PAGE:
Dollar Falls versus Basket of Currencies

The U.S. Dollar closed lower against a basket of currencies as appetite for risk drove traders away from the lower yielding Dollar into the higher risk currencies.

The U.S. Dollar closed lower against a basket of currencies as appetite for risk drove traders away from the lower yielding Dollar into the higher risk currencies.

The strong trend against the Dollar was set overnight when the Reserve Bank of Australia surprised most analysts with a 0.25% rate hike. A story then began circulating that a group of nations including Saudi Arabia and China had begun secret talks to replace the Dollar as the crude oil pricing mechanism. Traders reacted to both of these news events by selling the Dollar.

The move by the RBA sent a signal to the markets that the Asian-Pacific Region may be in a better position than the U.S. and Europe to mount a strong recovery out of the recession. In addition, some traders believe the Euro Zone is in better shape than the U.S.

The story about the Dollar being replaced as the main currency for pricing oil was denied by Saudi Arabia, but nonetheless should be a major concern for Dollar traders. So far the Treasury, the so-called “Defenders of the Dollar” has not made a comment, but their usual line is “we stand behind a strong Dollar.” This plan may take years to implement, but short-term traders reacted negatively to the news.

Demand for higher risk assets drove the EUR USD higher. The European Central Bank meets on October 8th. It is expected to keep interest rates unchanged and remain concerned about the economy. ECB President Trichet has been vocal recently about central banks maintaining their stimulus plans until the global economy recovers. Because of this stance, traders expect the ECB to continue to implement its stimulus programs.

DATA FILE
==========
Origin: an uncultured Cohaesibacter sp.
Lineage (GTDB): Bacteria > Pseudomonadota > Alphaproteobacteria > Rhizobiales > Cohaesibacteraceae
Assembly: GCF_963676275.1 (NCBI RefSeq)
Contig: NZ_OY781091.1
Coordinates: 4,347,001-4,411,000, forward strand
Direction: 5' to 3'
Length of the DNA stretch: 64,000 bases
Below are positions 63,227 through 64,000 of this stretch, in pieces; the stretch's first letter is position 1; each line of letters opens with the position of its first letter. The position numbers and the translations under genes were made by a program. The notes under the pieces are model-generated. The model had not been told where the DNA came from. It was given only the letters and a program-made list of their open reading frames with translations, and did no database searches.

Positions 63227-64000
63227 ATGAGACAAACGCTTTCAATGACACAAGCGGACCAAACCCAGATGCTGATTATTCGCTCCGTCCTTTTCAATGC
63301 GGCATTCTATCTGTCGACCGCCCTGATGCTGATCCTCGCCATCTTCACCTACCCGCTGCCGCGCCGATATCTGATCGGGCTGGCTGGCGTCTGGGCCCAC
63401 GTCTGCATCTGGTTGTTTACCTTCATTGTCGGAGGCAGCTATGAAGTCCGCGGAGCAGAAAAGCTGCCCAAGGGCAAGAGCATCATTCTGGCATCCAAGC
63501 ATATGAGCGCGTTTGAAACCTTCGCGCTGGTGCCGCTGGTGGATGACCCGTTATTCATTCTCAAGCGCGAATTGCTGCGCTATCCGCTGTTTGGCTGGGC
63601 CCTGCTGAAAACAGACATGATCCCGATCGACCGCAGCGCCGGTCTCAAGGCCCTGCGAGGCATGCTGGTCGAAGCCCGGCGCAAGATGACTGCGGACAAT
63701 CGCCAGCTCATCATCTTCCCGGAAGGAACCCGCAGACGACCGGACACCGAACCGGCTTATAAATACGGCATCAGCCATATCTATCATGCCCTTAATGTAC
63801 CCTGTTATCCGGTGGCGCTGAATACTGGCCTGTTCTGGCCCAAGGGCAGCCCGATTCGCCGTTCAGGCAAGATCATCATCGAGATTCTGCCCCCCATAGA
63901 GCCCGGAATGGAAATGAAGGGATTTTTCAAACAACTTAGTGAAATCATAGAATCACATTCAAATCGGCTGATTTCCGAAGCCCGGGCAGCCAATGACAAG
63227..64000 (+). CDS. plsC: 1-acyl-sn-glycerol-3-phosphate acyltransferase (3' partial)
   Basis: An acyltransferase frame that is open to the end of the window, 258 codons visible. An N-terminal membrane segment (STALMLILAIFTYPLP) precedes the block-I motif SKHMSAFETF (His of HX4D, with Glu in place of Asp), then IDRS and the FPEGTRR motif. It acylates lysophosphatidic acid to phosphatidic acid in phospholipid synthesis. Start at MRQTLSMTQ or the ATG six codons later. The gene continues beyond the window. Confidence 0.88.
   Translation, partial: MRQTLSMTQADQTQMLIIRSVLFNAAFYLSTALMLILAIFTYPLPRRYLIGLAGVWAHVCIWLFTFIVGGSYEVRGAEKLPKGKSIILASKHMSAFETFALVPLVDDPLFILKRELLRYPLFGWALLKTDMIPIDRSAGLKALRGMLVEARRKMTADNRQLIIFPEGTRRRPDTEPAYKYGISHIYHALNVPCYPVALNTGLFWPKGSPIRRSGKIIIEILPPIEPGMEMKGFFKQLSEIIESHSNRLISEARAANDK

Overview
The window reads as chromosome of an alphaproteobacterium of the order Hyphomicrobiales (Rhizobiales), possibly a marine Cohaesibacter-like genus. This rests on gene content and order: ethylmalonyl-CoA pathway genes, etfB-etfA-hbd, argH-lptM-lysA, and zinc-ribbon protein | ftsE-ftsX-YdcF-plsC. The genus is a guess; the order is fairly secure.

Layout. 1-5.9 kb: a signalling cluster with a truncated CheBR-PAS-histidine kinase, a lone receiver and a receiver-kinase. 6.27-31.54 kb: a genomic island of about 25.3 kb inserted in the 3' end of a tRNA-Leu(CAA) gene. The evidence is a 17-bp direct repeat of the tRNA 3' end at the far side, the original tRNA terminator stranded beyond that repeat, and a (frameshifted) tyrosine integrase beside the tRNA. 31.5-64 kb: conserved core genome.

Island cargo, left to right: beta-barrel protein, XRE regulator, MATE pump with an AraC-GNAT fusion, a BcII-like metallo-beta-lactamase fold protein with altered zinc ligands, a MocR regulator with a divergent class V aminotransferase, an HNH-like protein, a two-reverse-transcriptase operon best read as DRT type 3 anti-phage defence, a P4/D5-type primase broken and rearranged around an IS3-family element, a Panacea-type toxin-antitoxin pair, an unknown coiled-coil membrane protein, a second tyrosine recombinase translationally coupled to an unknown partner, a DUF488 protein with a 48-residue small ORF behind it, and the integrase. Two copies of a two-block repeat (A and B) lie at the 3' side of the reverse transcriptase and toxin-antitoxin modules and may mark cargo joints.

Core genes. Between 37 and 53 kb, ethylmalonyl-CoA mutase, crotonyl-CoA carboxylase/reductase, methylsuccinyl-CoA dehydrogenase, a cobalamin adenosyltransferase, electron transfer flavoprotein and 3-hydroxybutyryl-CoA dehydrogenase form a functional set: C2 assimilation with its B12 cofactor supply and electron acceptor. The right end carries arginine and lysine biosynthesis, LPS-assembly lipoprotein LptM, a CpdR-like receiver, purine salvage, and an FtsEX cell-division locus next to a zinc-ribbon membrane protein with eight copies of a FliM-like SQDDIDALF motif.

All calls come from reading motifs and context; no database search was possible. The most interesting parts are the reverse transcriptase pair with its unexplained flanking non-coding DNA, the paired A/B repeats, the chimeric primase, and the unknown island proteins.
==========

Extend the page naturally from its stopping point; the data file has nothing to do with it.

The GBP USD continued to trade weaker. Today’s weaker than expected Factory Output Report weighed on the Pound throughout the day. Losses were most likely limited by the weakness in the Dollar. The Bank of England is expected to leave interest rates unchanged and its stimulus plan intact when it meets on October 8th.

Demand for higher yielding Japanese investments kept downside pressure on the USD JPY. The rally in the Yen seemed tentative, however, as traders are still nervous about the possibility of an intervention by the Bank of Japan. The BoJ has expressed concerns about abnormal price movement and excessive volatility. There should be no problems if the Yen increases at a steady pace driven by economic reasons.

Firm energy and stock prices helped boost the Canadian Dollar. Traders are betting that higher crude oil prices will help to improve the Canadian economy. Although this currency pair is trading in a range, Canadian officials are still concerned that a rapid rise in the Canadian Dollar will hurt the export market.

The Reserve Bank of Australia hiked its benchmark interest rate by 0.25% to 3.25%. This came as a surprise to most analysts who were looking for a December hike. This move didn’t surprise speculators who were showing signs of an impending rate hike yesterday. Today’s gains may be attributed to investors already pricing in another rate hike in December.

The NZD USD piggy-backed the move in the AUD USD today. The action by the RBA is sending a signal that the Asian-Pacific Region is in a recovery. This means a better economy for New Zealand. Although the Reserve Bank of New Zealand is on record saying that it would not raise rates until early next year, the move by the Aussies may force the RBNZ to move up its plans.